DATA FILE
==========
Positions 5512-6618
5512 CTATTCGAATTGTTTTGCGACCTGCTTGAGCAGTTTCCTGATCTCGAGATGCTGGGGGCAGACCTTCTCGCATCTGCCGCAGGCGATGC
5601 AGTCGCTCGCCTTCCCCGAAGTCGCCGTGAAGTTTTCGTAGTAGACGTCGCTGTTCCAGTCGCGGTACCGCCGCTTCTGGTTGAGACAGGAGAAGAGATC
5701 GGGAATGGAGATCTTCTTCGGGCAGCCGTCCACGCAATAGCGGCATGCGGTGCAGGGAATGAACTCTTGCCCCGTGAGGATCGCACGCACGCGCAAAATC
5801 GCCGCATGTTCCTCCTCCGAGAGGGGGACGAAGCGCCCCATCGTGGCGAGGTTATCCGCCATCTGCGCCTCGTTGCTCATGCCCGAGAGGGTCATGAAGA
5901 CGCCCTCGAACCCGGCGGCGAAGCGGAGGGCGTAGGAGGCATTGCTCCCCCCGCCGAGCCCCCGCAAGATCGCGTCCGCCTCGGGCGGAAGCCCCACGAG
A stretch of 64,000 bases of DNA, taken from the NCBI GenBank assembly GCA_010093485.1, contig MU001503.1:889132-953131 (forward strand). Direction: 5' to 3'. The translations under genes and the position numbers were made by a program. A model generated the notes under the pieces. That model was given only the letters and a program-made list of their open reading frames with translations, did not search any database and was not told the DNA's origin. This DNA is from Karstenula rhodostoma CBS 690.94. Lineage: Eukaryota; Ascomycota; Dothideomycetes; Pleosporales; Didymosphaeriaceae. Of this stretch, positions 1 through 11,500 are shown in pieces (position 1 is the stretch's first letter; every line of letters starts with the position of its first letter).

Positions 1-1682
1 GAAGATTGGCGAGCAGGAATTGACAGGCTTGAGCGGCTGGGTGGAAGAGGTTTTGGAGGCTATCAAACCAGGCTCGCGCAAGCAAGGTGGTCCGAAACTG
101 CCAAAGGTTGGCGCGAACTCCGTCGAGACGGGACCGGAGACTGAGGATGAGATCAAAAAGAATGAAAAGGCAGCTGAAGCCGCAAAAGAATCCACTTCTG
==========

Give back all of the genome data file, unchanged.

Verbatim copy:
Positions 5512-6618
5512 CTATTCGAATTGTTTTGCGACCTGCTTGAGCAGTTTCCTGATCTCGAGATGCTGGGGGCAGACCTTCTCGCATCTGCCGCAGGCGATGC
5601 AGTCGCTCGCCTTCCCCGAAGTCGCCGTGAAGTTTTCGTAGTAGACGTCGCTGTTCCAGTCGCGGTACCGCCGCTTCTGGTTGAGACAGGAGAAGAGATC
5701 GGGAATGGAGATCTTCTTCGGGCAGCCGTCCACGCAATAGCGGCATGCGGTGCAGGGAATGAACTCTTGCCCCGTGAGGATCGCACGCACGCGCAAAATC
5801 GCCGCATGTTCCTCCTCCGAGAGGGGGACGAAGCGCCCCATCGTGGCGAGGTTATCCGCCATCTGCGCCTCGTTGCTCATGCCCGAGAGGGTCATGAAGA
5901 CGCCCTCGAACCCGGCGGCGAAGCGGAGGGCGTAGGAGGCATTGCTCCCCCCGCCGAGCCCCCGCAAGATCGCGTCCGCCTCGGGCGGAAGCCCCACGAG
A stretch of 64,000 bases of DNA, taken from the NCBI GenBank assembly GCA_010093485.1, contig MU001503.1:889132-953131 (forward strand). Direction: 5' to 3'. The translations under genes and the position numbers were made by a program. A model generated the notes under the pieces. That model was given only the letters and a program-made list of their open reading frames with translations, did not search any database and was not told the DNA's origin. This DNA is from Karstenula rhodostoma CBS 690.94. Lineage: Eukaryota; Ascomycota; Dothideomycetes; Pleosporales; Didymosphaeriaceae. Of this stretch, positions 1 through 11,500 are shown in pieces (position 1 is the stretch's first letter; every line of letters starts with the position of its first letter).

Positions 1-1682
1 GAAGATTGGCGAGCAGGAATTGACAGGCTTGAGCGGCTGGGTGGAAGAGGTTTTGGAGGCTATCAAACCAGGCTCGCGCAAGCAAGGTGGTCCGAAACTG
101 CCAAAGGTTGGCGCGAACTCCGTCGAGACGGGACCGGAGACTGAGGATGAGATCAAAAAGAATGAAAAGGCAGCTGAAGCCGCAAAAGAATCCACTTCTG